Military personnel responsible for defending U.S. airspace had false tracks displayed on their radar screens throughout the entire duration of the 9/11 attacks, as part of the simulation for a training exercise being conducted that day. Technicians at NORAD’s Northeast Air Defense Sector (NEADS) were still receiving the simulated radar information around the time the third attack, on the Pentagon, took place. Those at NORAD’s operations center in Cheyenne Mountain, Colorado, were still receiving it several minutes after United Airlines Flight 93 apparently crashed in rural Pennsylvania.

No one has investigated why false tracks continued being injected onto NORAD radar screens long after the U.S. military was alerted to the real-world crisis taking place that morning. And yet we surely need to know more about these simulated “inputs” and what effect they had on the military’s ability to respond to the 9/11 attacks.

The terrorist attacks on September 11, 2001 took place in airspace that was the responsibility of NEADS, based in Rome, New York. NEADS was therefore responsible for trying to coordinate the military’s response to the hijackings. And yet, in the middle of it all, at 9:30 a.m. that morning a member of staff on the NEADS operations floor complained about simulated material that was appearing on the NEADS radar screens. He said: “You know what, let’s get rid of this goddamn sim. Turn your sim switches off. Let’s get rid of that crap.” [1] Four minutes later, Technical Sergeant Jeffrey Richmond gave an instruction to the NEADS surveillance technicians, “All surveillance, turn off your sim switches.” (A “sim switch” presumably allows a technician to either display or turn off any simulated material on their radar screen.) [2]

This means that at least some of the radar scopes at NEADS were still displaying simulated information–presumably false tracks–57 minutes after an air traffic controller at the FAA’s Boston Center called there and announced: “We have a problem here. We have a hijacked aircraft headed towards New York.” Forty-eight minutes had passed since the first attack on the World Trade Center occurred, and 31 minutes since the second tower was hit and it became obvious that the U.S. was under attack. It was only three minutes after Richmond gave his instruction, at 9:37 a.m., that the Pentagon was struck in the third successful attack that morning. [3]

Why were NEADS radar scopes displaying simulated information for so long during the real-world crisis, when it appears the technicians could have removed that information at the flick of a switch? Surely any false tracks could have hindered the ability of NEADS personnel to effectively respond to the attacks, so should have been terminated at the first sign of an actual emergency.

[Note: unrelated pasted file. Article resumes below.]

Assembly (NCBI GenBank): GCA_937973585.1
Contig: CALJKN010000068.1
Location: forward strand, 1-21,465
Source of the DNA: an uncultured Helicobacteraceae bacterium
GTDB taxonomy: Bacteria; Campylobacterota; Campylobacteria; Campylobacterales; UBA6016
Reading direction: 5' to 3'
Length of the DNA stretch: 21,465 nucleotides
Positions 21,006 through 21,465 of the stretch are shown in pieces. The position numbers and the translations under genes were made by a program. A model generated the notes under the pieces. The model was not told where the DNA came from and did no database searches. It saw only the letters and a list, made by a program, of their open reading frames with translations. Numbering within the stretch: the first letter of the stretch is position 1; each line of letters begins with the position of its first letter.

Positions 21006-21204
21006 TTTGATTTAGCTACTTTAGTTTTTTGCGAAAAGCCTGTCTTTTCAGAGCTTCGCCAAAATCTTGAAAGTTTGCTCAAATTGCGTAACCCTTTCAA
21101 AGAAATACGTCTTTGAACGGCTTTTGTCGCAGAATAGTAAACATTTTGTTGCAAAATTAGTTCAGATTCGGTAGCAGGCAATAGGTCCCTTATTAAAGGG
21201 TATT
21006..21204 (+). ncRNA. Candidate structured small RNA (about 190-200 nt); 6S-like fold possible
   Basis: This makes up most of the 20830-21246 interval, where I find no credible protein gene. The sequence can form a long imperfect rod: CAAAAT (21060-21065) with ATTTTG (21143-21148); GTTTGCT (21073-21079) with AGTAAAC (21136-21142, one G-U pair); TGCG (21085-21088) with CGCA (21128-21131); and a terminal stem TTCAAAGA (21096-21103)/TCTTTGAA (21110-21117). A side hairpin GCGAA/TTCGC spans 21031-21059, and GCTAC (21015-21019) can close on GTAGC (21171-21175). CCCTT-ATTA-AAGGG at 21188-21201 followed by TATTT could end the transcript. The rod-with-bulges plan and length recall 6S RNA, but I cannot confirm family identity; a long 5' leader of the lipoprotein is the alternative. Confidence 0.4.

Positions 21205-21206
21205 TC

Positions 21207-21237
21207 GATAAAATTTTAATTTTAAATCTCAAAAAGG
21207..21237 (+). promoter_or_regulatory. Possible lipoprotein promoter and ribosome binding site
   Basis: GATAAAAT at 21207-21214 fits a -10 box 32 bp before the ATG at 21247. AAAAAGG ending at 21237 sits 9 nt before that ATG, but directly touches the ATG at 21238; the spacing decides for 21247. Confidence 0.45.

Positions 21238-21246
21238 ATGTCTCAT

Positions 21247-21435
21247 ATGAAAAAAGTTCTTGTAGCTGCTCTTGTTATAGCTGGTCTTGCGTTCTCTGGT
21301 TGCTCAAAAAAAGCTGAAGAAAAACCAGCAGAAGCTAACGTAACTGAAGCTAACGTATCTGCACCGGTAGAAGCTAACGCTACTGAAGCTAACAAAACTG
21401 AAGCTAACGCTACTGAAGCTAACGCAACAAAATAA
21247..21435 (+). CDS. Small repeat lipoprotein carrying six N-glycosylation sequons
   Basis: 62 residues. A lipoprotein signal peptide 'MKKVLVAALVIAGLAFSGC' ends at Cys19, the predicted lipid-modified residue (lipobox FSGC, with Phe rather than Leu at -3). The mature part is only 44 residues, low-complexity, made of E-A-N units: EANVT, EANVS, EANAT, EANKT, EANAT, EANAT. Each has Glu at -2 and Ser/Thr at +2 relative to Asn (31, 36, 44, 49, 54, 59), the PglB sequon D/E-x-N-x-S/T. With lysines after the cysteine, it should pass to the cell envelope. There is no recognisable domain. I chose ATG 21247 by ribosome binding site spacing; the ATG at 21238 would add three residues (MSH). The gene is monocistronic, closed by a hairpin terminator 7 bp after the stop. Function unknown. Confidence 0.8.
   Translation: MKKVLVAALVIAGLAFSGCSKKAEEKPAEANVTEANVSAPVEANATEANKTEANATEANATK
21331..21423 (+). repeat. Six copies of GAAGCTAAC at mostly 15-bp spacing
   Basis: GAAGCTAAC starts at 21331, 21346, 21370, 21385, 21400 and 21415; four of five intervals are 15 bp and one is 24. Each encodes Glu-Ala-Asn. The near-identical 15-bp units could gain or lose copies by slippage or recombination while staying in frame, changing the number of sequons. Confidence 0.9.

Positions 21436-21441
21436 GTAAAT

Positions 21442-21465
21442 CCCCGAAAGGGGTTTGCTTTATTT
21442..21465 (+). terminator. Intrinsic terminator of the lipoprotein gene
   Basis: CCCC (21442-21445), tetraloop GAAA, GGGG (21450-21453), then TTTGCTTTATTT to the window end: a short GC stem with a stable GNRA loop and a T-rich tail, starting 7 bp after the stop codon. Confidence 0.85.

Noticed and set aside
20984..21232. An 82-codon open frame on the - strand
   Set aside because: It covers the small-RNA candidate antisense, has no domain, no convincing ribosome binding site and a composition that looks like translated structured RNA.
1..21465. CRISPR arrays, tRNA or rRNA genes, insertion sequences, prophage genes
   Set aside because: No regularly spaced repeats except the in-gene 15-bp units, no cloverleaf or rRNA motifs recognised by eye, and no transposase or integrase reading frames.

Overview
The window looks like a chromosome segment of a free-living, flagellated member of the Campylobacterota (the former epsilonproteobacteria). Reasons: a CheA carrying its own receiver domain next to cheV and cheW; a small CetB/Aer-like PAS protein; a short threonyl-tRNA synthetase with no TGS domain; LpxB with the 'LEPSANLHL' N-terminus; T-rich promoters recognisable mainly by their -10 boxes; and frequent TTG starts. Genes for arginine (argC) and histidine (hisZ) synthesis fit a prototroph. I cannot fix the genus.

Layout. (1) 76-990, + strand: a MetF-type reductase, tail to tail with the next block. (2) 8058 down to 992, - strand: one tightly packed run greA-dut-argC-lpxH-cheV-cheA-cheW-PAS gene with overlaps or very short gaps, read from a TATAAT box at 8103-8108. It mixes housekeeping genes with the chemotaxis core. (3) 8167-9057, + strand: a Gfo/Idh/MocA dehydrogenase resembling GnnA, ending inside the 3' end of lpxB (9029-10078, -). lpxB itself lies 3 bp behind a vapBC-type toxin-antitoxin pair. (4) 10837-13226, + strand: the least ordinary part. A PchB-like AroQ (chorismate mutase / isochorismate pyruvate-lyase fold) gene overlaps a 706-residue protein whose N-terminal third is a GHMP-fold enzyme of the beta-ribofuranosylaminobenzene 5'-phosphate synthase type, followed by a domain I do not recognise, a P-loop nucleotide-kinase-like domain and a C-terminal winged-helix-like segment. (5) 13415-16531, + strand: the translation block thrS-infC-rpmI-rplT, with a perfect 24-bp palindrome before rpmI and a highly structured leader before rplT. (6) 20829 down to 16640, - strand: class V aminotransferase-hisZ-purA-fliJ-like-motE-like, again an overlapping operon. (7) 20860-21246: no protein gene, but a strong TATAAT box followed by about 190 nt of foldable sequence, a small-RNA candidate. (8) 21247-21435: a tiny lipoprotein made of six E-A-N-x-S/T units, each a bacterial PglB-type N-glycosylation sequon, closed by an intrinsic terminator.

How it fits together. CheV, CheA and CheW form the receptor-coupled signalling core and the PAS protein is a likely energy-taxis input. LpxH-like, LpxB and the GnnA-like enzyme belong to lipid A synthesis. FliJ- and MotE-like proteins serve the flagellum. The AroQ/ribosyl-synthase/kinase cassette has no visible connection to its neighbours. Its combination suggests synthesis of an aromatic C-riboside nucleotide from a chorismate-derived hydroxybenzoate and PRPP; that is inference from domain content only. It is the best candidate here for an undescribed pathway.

And yet this inexplicable behavior was not an exception. A similar thing happened at NORAD’s Cheyenne Mountain Operations Center (CMOC) in Colorado, where it appears that false radar tracks were being displayed for even longer than at NEADS.

At 10:12 a.m., an officer at the NORAD operations center, “Captain Taylor,” called NEADS and spoke to Captain Brian Nagel, the chief of live exercises there. After introducing himself, Taylor said, “What we need you to do right now is to terminate all exercise inputs coming into Cheyenne Mountain.” Nagel gave Taylor an extension number and asked him to call it to get the exercise inputs stopped. Taylor replied, “I’ll do that.” [4] “Inputs,” according to an article in Vanity Fair, are simulated scenarios that are put into play by a simulations team during training exercises. [5]

Taylor was presumably referring specifically to false tracks that had been transmitted onto radar screens at the CMOC, where more than 50 members of the battle staff had been participating in the exercise conducted that morning. [6] Indeed, the Toronto Star reported, “Any simulated information, what’s known as an ‘inject'” was “purged from the screens” at the CMOC in response to the news of the real-world attacks. (However, the report indicated, apparently incorrectly, that the false tracks appearing on CMOC screens were terminated earlier on, at some time shortly before 9:03 a.m., when the second WTC tower was hit.) [7]

If simulated material was still being displayed on CMOC radar screens at 10:12 a.m., this would be astonishing. By that time, 95 minutes had passed since–according to the 9/11 Commission–the military was first alerted to the hijacking of American Airlines Flight 11, and more than an hour had passed since the second plane hit the WTC. Flight 93 had apparently crashed in a field in rural Pennsylvania minutes earlier, and so the 9/11 attacks were already over. [8]

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